You could hear the rain dripping off the trees at Quiet Creek on the morning of our dual sport ride. Since Hutch is from Oregon, he never let a little precipitation come between him and the dirt.
The rain pouring down later that night awoke me from a deep sleep and verified what we already expected. Tomorrow was going to be both wet and wild. The rain had turned into a heavy mist by morning so after a hearty French toast breakfast at the Red Kettle Diner we were off and riding towards the hills for some off-road fun. Our crew of six were divided between the big boy KLR650 and the pint-sized KLX250S. I chose the 250 as I was nursing a damaged knee and didn’t want to exacerbate the problem by dabbing a foot on the heavyweight KLR in the dirt. We made our way out of town surrounded by a politically-correct purr of our thumpers with their EPA-friendly exhaust note barely discernable over the hum of our knobby tires heading down Highway 243 toward Mountain center. The starting point was an obscure side road called Old Control Road. Located 12 miles away and off of the 74, thousands of people pass by it every week without realizing it’s there. I know I missed it on the way up. From there we followed the dirt roads as they wound back and forth through steep, narrow canyons. The wet decomposed granite was a little slick but we all agreed that it was better than dust.
While the 2010 Kawasaki KLX250S is a dual sport at heart, this little motorcycle is an absolute blast to ride off-road.
It always surprises me how much fun you can have on the little KLX. Loyal readers may recall the epic adventure in Death Valley during the KLX250S press intro a few years back, the Kauai Dual Sport Ride or our Legends of Baja ride where we rode two of them along with a variety of other dual sports. These bikes will go anywhere so long as you don’t try to make it up the widow maker hill climb.
Our own Dr. Frazier has ridden his KLR650 across every square mile of the globe at one point or another and most recently switched to the KLX so he could get in and out of the tighter more technical locales. If the testament he gives by simply choosing these bikes isn’t enough to convince you then maybe I can do it now. We had a half dozen journalists from various magazines, plus a photographer who can ride the wheels of any dirt bike and we went anywhere we pleased. It was fun getting there as we railed through the tight and twisty Old Control Road as it wound its way through the San Bernardino National Forest to the west of Idyllwild. We did some flat tracking, bumping and scraping, jumping and took a few diggers along the way, but every bike made it back in one piece. Every rider had a big-cheesy grin on their faces when we grouped up for photos or a water break too.
After hours of playing off-road we eventually had to make our way back to the pavement for a few miles before sneaking up on the backside of the town past the Idyllwild School of Music and the Arts (ISOMATA). Back in the day, this area was popular for the more artistic among us. Often referred to as hippies, this area was known for its ability to inspire folks to be high on life if nothing else. Musicians, artisans and craftsman alike staked their claims here and over the years the Academy has become a well known destination for high school students aspiring to make theatre a part of their lives. No more than 300 students earn the right to join it and we couldn’t imagine a much better location to let your hair down and find the meaning of life than this place. But we were not there to take in an amateur jazz jam session, we were there to ride. So we blasted past the long-hairs while hucking wheelies and chanting Ozzy lyrics while making the devil sign with our left hands! Actually, that’s not true. We idled past in a respectful manner and I wondered if this was the type of place that inspired my daughter’s favourite new Disney program, Camp Rock? Again, I digress…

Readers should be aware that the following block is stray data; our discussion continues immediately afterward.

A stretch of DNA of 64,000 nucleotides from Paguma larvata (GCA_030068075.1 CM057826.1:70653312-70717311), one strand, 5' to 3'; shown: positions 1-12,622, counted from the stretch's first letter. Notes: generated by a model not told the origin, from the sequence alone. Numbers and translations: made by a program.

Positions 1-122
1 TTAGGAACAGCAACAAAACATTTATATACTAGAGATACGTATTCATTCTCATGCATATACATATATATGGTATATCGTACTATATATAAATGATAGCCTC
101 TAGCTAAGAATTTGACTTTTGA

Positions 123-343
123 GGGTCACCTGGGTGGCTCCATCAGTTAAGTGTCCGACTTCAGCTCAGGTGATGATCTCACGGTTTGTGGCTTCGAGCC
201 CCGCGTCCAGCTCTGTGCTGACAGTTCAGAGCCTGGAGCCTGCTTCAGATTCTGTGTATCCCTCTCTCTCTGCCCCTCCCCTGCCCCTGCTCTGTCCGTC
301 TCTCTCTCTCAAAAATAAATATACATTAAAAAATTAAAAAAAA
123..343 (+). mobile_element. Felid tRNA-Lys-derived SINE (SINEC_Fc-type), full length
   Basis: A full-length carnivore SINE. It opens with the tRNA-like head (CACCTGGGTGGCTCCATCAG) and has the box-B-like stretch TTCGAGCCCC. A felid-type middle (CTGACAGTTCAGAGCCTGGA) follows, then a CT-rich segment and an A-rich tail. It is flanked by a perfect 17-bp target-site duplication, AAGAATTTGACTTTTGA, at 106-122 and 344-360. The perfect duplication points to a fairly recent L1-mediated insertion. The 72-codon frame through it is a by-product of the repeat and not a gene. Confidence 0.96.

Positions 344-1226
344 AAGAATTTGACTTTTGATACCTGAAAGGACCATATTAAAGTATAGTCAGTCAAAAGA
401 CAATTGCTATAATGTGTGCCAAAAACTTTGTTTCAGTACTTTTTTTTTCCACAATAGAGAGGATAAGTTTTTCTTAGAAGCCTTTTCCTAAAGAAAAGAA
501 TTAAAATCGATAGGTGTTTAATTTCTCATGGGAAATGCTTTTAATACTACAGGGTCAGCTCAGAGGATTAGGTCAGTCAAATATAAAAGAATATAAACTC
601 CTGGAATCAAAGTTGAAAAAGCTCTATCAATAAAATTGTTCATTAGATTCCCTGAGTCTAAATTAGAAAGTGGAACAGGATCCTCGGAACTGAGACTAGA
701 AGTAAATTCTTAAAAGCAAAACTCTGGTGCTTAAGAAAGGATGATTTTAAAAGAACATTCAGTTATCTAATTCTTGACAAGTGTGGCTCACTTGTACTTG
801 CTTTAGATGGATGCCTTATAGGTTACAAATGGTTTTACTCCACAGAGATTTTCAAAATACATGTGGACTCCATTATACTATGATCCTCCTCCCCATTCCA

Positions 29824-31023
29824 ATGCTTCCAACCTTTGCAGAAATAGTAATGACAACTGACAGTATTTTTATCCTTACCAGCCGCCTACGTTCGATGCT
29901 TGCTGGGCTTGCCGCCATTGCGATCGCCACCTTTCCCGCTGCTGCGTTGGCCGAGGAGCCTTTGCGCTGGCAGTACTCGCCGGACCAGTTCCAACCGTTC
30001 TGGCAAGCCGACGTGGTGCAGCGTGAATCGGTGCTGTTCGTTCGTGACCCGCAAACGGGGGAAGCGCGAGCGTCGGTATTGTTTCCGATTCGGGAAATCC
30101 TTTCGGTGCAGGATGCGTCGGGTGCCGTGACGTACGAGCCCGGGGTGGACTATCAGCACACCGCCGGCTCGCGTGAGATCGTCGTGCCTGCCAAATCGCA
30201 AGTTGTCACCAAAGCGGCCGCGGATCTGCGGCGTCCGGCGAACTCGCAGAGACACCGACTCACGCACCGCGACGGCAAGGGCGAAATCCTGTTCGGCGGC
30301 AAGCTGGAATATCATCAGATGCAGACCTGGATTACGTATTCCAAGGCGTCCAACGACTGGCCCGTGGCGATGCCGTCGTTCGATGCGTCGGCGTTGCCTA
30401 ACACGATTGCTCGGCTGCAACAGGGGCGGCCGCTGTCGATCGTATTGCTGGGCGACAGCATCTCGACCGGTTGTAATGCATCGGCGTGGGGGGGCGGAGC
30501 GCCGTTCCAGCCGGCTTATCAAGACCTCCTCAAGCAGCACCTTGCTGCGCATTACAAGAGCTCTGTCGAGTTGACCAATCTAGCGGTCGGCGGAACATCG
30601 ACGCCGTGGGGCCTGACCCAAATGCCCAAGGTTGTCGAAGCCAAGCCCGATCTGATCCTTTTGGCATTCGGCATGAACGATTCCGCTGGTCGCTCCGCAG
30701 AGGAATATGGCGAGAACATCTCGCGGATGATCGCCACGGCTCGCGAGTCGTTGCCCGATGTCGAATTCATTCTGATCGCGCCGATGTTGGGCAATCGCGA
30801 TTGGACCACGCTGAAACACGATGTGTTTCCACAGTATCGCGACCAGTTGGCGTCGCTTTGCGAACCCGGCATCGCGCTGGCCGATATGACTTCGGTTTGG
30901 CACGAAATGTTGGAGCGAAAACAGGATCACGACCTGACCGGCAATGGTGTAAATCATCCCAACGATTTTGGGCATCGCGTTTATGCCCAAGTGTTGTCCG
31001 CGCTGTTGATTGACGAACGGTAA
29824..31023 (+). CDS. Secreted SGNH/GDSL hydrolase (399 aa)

One of the high points of riding the KLX250S is that the bike is so light and nimble. Even with dual-sport tires the bike cries to be ridden like a supermoto on the canyon roads. It is especially fun on the hard pack dirt but just as entertaining on the pavement. Traction is great and the bike is so light that it can be railed like no one’s business. On the way back
When it’s all said and done, nothing beats riding off road. That’s why dual sports are so much fun: You can ride them anywhere.
from the woods we hit a few paved stretches to blow off some of the mud stuck in those knobbies. Sure, the KLR riders had the motor to get by all of us on the 250s but we could reel them in when the corners tightened up. It may sound like all we did was stare at each other’s taillights all weekend but that couldn’t be farther from the truth.
Riding around Idyllwild you will get to soak in some of the greatest scenic locations in Southern California. The mountains are tall and steep and the surrounding forests are lush. This region is always threatened by the fear of wildfires but somehow it perseveres. Unlike the woods of the Northwest, this region has some scruffy pines and a high desert feel to it. It is a nice change of pace from the traffic-filled Ortega Highway ride for So Cal street bike riders and a welcome relief from the wide open spaces of Glamis or Ocotillio for the off-roaders. Factor in some serene locations to relax at, and Idyllwild becomes more and more intriguing as a destination.
The town itself is small and charming. The surrounding neighborhoods are neatly concealed within the forest so it is deceiving that there are so many people actually living out here. Back in town the fare and accommodations are
Don’t forget the Kawasaki KLR650 is a great dual sport capable of going long distances on or off the beaten path.
excellent. Breakfast at the Red Kettle will always leave you stuffed to the gills. Dinner at Gastronome is a rustic fine dining experience that will surprise you. The steak and pasta are excellent and the bartender seems keen on pouring a stiff Jack & Coke whenever the opportunity arises. There are many other excellent places to eat at your disposal as well. On previous trips we had nice dining experiences at Mountain Restaurant and Café Aroma.
Depending on where you stay, pretty much everything is within reasonable walking distance when you are in town. Make sure to grab some curios and trinkets to bring home to the kids because you’ll want an excuse to go back someday. After all, this place has been called one of the most scenic places in California by more than a few people. And I bet they didn’t even come here on a motorcycle…